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I happened across the recent arXiv paper Transfinite Recursion In Higher Reverse Mathematics, and the introduction begins:

The question "What role do incomputable sets play in mathematics?" has been a central theme in modern logic for almost as long as modern logic has existed. Six years before Alan Turing formalized the notion of computability, van der Waerden [vdW30] showed that the splitting set of a field is not uniformly computable from the field; put another way, van der Waerden demonstrated the necessity of certain incomputable sets for Galois theory.

The article referred to is

[vdW30] Bartel L. van der Waerden. Eine Bemerkung über die Unzerlegbarkeit von Polynomen. Math. Ann., 102(1):738–739, 1930

I'm afraid I don't know any German, nor am I familiar with even the basics of complexity theory. But I was surprised and interested by this connection to Galois theory, which is something much closer to mathematical home for me.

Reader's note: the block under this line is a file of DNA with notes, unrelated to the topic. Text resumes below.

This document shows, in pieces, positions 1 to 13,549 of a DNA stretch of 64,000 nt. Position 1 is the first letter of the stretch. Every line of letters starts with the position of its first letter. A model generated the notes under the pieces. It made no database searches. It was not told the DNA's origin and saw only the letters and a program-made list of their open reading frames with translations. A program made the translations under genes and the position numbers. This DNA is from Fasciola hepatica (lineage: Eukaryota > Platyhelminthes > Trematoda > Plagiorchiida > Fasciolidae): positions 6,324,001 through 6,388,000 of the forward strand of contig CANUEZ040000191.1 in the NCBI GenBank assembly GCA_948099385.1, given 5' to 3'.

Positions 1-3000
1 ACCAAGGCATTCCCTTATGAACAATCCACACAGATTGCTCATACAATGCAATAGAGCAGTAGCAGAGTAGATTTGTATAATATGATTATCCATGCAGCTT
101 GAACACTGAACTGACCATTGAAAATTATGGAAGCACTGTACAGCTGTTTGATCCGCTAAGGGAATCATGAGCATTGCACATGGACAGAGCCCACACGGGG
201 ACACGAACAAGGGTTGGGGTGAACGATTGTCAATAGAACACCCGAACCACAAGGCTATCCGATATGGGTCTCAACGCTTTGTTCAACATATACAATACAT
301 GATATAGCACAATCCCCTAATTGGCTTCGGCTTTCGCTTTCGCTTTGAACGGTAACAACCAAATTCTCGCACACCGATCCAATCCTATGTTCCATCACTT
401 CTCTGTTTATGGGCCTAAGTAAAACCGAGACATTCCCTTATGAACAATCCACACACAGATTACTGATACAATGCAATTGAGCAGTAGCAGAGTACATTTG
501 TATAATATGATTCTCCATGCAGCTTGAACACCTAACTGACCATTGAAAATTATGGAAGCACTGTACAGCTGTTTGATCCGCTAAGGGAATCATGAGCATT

I would greatly appreciate an overview / explanation of van der Waerden's result - what does it mean to say that Galois theory needs "certain incomputable sets", and how is this result proven?

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1 Answer 1

up vote 7 down vote accepted

The gist of the matter is that testing if a polynomial is squarefree can be undecidable in positive characteristic, see below. This has no impact in practice because the bizarre (though computable) fields that are constructed for such counterexamples (e.g. below) do not arise naturally in algebra.

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Above is excerpted from C. F. Miller, Computable Algebra.

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Above is excerpted from von zur Gathen, Hensel and Newton Methods in Valuation Rings, Math. Comp., 1984

Below are the original papers.

M.O. Rabin, Computable Algebra, General Theory, and Theory of Computable Fields, Trans. A.M.S. 95 (1960), 341-360.

A. Frohlich & J.C. Shepherdson. Effective procedures in field theory, Phil. Trans. Royal Soc. London, Series A 248 (1956) 950, 407-432.

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